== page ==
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Strong and Selfless
Meet the 2019 Women of the Year who go above and beyond to make their communities a better place.

by Lauren Kubiak

IT’S 2019 AND BEING A WOMAN MEANS MORE THAN TAKING CARE OF THE KIDS AND MAKING SURE THE HOUSE IS IN ORDER. Although those might be on the list, women are striving for greatness in their personal and professional lives from achieving positions of authority and respect to going above and beyond for the towns they call home. Whether it’s creating a nonprofit organization or giving a voice to those who need it, we wanted to recognize five women residing in South Jersey who have stepped up to the plate and accepted challenges to improve their communities and beyond.

Nicole Butz
After working for a corporate photography company for 13 years, Butz decided to break away from the corporate world to develop a personal photography business. When the Mount Laurel resident isn’t creating memories for families, she is involved in the community as much as possible and recently joined the Certified  Affordable Housing Providers to help those with below-average credit become homeowners. She has a goal of placing 100 families into homes in the next five years. Additionally, Butz is the executive director for the A.J. Butz Foundation, a nonprofit created in the memory of her brother who lost his battle with opiate and drug addiction in 2012. The foundation was created to help other addicts in need along with their family members and loved ones. Butz and the foundation hope to increase awareness of drug addiction in the country, raise money for drug rehabilitation and support long-term recovery. 

Brandi Fishman
Fishman devotes six days a week to her nonprofit, the Zefer Foundation, which opened Breaking Grounds Coffee & Café and the Zefer Arts Alliance to employ individuals with developmental disabilities. The Medford resident created the foundation in order to shift society’s perception of those with developmental disabilities. Fishman owes her motivation to her daughter Zoey who has a rare genetic syndrome that causes autism, behavioral disorders and seizures. Aside from heading her charitable organization, Fishman is the founder and president of the Pioneer Autism Sensory Center Parent Teacher Organization at Burlington County Special Services School District, a member for the Council of Parents, Attorneys and Advocates, and she volunteers for charities such as The Covenant House, Autism Speaks, the Ronald McDonald House and Mommies of Miracles. 

Bernadette Blackstock  
Blackstock is the co-founder, CEO and president of the People for People Foundation, which helps normally self-sufficient families who have fallen on hard times. The foundation has helped more than 18,000 families to date and continues to make an impact on many lives. Blackstock, a Franklinville local, is on the Executive Board for the Gloucester County Habitat for Humanity and is a trained veteran service officer volunteering at the Gloucester County Veterans Affairs office specializing in veteran women’s issues. Blackstock was selected by Rotary International and the White House as a “Woman of Action” in 2014 for her community work. She also recently spearheaded a housing project named Camp Salute—low to moderate income housing with a preference for veterans. The 76-unit apartment houses several disabled, homeless and atrisk of being homeless veterans and their families. The complex is the first of its kind in the nation.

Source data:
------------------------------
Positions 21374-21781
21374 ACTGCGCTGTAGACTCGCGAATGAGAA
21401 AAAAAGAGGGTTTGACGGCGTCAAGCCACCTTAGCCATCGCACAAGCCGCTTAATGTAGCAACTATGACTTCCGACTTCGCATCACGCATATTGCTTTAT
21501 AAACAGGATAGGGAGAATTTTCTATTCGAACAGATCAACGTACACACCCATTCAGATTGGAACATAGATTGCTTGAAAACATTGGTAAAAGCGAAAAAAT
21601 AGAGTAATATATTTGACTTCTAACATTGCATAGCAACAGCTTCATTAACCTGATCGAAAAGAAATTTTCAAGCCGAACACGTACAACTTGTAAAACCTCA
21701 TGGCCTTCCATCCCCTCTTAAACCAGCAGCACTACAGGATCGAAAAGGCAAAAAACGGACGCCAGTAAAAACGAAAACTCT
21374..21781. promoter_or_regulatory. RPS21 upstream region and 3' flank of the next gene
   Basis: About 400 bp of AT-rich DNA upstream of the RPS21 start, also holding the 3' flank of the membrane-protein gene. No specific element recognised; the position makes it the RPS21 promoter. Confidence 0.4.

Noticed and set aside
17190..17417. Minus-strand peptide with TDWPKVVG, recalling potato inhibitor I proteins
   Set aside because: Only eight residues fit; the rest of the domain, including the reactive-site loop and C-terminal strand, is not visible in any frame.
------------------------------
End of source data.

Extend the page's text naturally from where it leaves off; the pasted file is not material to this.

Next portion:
Jill Greenberg Kail
As a committed civil rights attorney, Kail has long been recognized by her peers for her outstanding advocacy for the special needs community. Kail, a disabled person herself, adopted two children born with special needs. Realizing the importance of providing maximum opportunities for children with special needs to grow side by side with their peers, she transitioned from a 15-year career as a federal attorney to her position of Ombudsman for Disabled Citizens in Cherry Hill Township. Kail uses her position to advocate throughout New Jersey to open doors for individuals with special needs in all areas of education, childcare, recreation and employment. Kail is also the recipient of both the Rose An- nussek Award and the Camden County Removing Barriers and Empowering People Award. Kail attributes her motivation to provide pro bono advocacy and intense lobbying for the civil rights of the disabled to her belief that everyone benefits when there are equal opportunities for success and happiness. 

Mary Beth Iannarella
Iannarella is the founder and president of Girl Talk Marlton, a chapter of Girl Talk Inc., an international nonprofit mentoring group. Through activities, events and meetings, teenage girls build self- esteem, develop leadership skills and acknowledge the value in community service. Iannarella, a Marlton resident, has a passion for inspiring others to help one another through kindness and love. After meeting with the Girl Talk Inc. founder nearly a decade ago, Iannarella wanted to bring the program to her community. The group focuses on the struggles and issues young girls face today from bullying to lack of confidence. Girl Talk Marlton also teaches the importance of giving back to the community and devotes time to helping those in need.

Published (and copyrighted) in Suburban Family Magazine, Volume 10, Issue 3 (May 2019).
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